Isolation of natural assemblages
The surface (top 5 mm) sediment scrapes were obtained from Alresford Creek, a branch of the Colne Estuary, Essex, UK (51°50.2′N, 0°59.5′E) during a low tide. The sediment was placed on trays c. 20 mm deep; sprayed with filtered, high-tide, estuary water to prevent desiccation and left overnight. The following morning, the biofilms were removed from the sediment surface by placing double layers of microscope lens tissue (Whatman, Maidstone, UK) on the sediment surface for 1 h (Eaton & Moss 1966). The upper-lens tissues were placed in 500 mL f/2 medium and agitated with a glass rod to release the diatom cells. The cell suspension was filtered through muslin and diluted with an f/2 medium to an initial concentration of 1–2 µg Chl a ml−1. Four millilitres of the cell suspension was added to the Petri dish wells as described earlier, and the dishes were left for 24 h in the experimental cabinet for the cells to settle. The resulting biofilms in the cultures of C. closterium and the mixed species were a maximum of 2–3 cells deep to minimize self-shading.
In each isolated experiment, three 500 µL samples were fixed with Lugol's iodine (2% final concentration) for the assemblage identification. The diatom assemblages were dominated by small Navicula species, including N. gregaria, N. phyllepta and N. perminuta, which accounted for ∼80% of the diatom cell numbers. Also larger diatom species such as Pleurosigma angulatum, Plagiotropis vitrea and Gyrosigma limosum were present. Euglenids accounted for less than 2% of the total cell numbers.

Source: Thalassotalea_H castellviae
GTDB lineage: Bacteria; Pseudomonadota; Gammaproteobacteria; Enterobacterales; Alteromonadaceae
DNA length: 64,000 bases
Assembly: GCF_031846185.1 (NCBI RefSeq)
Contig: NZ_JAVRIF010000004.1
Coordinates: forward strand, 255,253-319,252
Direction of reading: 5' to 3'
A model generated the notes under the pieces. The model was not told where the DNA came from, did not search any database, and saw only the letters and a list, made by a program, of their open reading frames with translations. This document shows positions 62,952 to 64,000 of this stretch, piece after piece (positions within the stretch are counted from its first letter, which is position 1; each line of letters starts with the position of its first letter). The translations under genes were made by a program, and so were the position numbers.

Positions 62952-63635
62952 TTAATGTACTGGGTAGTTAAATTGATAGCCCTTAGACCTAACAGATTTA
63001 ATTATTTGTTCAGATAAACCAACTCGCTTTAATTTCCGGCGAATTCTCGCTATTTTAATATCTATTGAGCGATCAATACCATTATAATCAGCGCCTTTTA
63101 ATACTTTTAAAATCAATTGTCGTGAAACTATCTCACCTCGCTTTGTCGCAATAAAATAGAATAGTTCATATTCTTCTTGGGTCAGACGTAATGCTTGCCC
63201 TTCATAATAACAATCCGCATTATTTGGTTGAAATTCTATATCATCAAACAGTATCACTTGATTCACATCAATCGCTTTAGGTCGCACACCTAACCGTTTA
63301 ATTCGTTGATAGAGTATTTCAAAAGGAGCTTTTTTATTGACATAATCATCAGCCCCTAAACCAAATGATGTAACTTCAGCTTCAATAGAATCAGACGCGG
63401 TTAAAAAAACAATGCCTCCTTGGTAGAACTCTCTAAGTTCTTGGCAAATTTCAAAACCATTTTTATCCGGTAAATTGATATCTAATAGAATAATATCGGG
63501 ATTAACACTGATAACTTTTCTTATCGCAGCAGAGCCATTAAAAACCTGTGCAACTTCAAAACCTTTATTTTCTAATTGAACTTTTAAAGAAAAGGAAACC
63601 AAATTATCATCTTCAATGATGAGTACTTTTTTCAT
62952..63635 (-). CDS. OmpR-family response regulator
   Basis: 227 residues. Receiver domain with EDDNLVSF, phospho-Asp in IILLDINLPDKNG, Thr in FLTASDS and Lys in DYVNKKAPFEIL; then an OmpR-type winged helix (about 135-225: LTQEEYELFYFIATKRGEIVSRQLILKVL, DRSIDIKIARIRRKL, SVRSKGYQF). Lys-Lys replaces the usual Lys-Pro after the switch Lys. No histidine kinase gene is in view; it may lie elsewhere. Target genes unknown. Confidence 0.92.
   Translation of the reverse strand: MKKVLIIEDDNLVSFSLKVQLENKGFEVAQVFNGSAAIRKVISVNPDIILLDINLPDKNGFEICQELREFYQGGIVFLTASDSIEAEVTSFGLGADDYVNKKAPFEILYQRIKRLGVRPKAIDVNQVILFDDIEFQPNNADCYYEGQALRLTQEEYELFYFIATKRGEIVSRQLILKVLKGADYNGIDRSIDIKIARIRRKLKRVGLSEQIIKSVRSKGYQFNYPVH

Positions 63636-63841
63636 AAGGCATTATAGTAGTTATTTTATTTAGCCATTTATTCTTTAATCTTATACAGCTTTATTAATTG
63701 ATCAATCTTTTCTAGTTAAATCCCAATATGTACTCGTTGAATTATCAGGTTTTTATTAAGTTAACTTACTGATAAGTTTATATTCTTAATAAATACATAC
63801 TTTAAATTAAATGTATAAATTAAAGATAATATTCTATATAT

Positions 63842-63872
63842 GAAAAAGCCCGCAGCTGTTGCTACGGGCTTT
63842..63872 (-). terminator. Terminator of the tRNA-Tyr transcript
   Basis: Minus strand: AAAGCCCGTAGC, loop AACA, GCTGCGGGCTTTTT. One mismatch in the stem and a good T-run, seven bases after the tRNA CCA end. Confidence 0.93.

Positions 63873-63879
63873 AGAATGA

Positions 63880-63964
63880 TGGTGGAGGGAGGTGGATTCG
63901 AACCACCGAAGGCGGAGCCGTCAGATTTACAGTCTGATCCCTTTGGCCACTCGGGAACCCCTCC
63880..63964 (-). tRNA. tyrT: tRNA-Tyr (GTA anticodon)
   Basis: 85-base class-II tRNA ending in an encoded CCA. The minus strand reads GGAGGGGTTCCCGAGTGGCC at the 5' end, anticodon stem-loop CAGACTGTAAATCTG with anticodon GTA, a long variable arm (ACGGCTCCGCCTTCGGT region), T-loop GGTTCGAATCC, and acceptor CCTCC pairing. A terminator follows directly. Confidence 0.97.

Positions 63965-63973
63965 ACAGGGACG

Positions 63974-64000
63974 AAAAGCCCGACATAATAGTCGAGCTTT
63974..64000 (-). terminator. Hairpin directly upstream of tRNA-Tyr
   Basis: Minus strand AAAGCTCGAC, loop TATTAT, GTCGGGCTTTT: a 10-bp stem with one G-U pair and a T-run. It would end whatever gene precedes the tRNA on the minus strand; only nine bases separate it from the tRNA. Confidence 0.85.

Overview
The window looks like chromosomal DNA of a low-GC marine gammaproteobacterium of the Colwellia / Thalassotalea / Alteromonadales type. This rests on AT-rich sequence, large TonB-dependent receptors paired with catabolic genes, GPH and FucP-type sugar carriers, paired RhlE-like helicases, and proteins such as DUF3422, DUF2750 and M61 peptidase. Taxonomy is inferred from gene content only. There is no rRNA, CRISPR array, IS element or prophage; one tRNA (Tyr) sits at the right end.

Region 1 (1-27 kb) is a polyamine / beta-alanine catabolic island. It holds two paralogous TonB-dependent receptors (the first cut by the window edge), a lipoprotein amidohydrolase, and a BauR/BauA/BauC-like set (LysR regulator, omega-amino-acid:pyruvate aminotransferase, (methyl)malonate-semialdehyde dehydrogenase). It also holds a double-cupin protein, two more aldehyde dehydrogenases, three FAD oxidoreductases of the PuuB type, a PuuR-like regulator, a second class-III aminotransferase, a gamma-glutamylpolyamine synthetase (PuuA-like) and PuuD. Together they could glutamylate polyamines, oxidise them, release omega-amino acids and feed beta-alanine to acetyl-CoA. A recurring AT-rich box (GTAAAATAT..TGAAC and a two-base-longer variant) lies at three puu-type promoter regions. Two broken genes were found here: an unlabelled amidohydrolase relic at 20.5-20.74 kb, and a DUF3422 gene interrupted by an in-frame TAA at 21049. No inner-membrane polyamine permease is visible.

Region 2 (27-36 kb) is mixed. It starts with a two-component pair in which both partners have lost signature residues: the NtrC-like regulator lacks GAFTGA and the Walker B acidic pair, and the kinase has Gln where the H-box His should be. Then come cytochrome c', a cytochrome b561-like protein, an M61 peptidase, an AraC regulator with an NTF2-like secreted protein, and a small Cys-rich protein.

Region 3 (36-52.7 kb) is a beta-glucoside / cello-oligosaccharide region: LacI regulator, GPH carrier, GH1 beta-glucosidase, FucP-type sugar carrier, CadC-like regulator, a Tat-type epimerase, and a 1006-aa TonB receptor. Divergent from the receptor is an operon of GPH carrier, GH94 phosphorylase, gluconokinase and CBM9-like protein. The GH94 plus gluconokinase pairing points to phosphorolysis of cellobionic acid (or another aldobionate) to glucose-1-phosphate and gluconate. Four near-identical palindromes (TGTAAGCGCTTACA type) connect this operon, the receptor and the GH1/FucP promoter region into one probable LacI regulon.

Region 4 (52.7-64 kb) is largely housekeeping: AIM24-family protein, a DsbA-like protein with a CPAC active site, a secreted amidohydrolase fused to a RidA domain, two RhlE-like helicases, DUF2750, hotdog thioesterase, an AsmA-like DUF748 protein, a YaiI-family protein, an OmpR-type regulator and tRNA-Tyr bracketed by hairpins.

The dishes containing the cultures and mixed-species assemblages were placed in the experimental cabinet, kept at 20 ± 2 °C at a PPFD of 150 or 300 µmol m−2 s−1. The cabinet was divided into two sections by a sheet of Mylar-D film (315 nm cut-off). Half of the cabinet was illuminated by two UV tubes (TL20 W/12/RS, Phillips, Hamburg, Germany). The spectral output of the lamps was measured with a Macam Photometrics SR-9910-PC spectroradiometer (Livingston, UK), which was fitted with a cosine corrected sensor. The spectral irradiances for the three UV treatments and the control are shown in Fig. 1. The irradiance of 0.35 W m−2 UV-B, when given for 10 h, and weighted to the generalized plant action spectrum (normalized to 300 nm; Caldwell 1971), gave a daily cumulative exposure of 12 kJ m−2 d−1, which is approximately 2.5 times higher than the current UK maximum summer exposure (Nogués & Baker 1995; Bartlett & Webb 2000). The relatively high doses of UV-B radiation were used to provide an understanding of the potential mechanisms of UV-B damage in intertidal epipelic diatoms. The spectroradiometer scans were repeated at 10 cm intervals in a grid pattern across the cabinet, and sections were marked to ensure that the replicate dishes received the same photo-energy inputs. The doses of ultraviolet-A (UV-A) radiation (320–400 nm) received by the control and UV-B treatments were the same throughout each experiment (Fig. 1). The ultraviolet-C (UV-C) radiation was screened out with 125 µm cellulose diacetate film (290 nm cut-off) (Harrold Manufacturing, Silsby, UK), which had been pre-solarized for 6 h. A dark period of 12 h was used to simulate the night-time conditions. For the second experiment, the dishes containing C. closterium, N. perminuta, A. coffeaeformis and N. epithemioides were placed in the UV-B-irradiated section at varying distances from the UV-B tubes so that dose rates were 0.365 W m−2 (high), 0.262 W m−2 (medium) and 0.064 W m−2 (low); again, the photo-energy inputs were the same between the replicate dishes. A set of control dishes was placed under the UV-B tubes that were screened with pre-solarized cellulose diacetate and Mylar-D films to remove the UV-C and UV-B radiation. All films were replaced after an exposure to a maximum of 20 h UV radiation because of UV-induced changes in transmission properties.